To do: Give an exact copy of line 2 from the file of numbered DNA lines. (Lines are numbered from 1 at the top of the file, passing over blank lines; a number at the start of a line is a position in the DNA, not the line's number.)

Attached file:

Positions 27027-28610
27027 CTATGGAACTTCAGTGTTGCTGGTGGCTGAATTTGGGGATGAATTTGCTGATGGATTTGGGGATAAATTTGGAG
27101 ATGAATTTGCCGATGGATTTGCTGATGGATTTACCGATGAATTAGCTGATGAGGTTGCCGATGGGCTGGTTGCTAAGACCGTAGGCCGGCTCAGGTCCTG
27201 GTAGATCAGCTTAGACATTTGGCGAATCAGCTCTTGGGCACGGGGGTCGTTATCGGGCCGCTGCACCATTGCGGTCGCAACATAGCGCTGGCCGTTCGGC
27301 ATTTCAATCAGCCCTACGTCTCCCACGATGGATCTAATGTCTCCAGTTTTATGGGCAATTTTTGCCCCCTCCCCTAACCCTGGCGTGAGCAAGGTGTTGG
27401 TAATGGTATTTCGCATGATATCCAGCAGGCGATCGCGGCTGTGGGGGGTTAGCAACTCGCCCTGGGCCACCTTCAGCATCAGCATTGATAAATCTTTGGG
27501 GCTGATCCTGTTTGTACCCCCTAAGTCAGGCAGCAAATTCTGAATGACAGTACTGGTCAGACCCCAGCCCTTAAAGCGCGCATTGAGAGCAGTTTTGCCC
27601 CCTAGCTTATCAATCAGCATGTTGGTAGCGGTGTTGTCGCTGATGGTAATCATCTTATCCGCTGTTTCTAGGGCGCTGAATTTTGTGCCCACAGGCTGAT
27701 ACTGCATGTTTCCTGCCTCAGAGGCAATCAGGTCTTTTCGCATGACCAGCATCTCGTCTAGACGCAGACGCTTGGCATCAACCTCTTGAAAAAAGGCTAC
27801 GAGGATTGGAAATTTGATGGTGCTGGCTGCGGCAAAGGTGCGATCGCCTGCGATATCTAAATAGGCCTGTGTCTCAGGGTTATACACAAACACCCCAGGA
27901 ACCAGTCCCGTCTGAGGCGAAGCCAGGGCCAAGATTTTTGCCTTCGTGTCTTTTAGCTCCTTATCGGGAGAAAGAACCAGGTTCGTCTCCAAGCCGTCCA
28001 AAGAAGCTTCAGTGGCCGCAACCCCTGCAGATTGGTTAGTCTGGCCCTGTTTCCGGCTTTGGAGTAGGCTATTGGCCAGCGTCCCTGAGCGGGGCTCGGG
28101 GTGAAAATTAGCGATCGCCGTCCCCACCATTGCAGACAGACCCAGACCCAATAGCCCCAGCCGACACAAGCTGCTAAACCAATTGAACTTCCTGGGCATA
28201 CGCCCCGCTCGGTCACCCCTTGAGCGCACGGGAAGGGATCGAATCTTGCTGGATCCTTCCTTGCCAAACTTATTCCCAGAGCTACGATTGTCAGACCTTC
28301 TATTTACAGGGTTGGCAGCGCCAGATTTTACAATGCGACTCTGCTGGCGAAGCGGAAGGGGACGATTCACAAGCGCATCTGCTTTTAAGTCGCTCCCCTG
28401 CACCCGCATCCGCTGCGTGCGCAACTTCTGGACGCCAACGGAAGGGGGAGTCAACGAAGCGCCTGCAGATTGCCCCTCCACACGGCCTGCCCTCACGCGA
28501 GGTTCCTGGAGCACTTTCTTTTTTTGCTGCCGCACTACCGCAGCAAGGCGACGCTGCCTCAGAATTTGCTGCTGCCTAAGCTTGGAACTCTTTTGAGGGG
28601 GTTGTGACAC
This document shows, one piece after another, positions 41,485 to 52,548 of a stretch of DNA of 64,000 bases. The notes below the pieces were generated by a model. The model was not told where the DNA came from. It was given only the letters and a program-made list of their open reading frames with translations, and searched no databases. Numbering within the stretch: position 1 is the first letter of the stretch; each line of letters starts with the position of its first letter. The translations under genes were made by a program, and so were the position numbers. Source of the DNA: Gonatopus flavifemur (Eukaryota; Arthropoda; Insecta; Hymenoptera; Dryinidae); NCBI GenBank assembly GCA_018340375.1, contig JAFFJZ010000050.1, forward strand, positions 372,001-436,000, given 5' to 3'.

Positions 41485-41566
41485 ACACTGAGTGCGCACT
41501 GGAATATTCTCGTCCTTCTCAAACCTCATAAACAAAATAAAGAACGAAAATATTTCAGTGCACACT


27027 CTATGGAACTTCAGTGTTGCTGGTGGCTGAATTTGGGGATGAATTTGCTGATGGATTTGGGGATAAATTTGGAG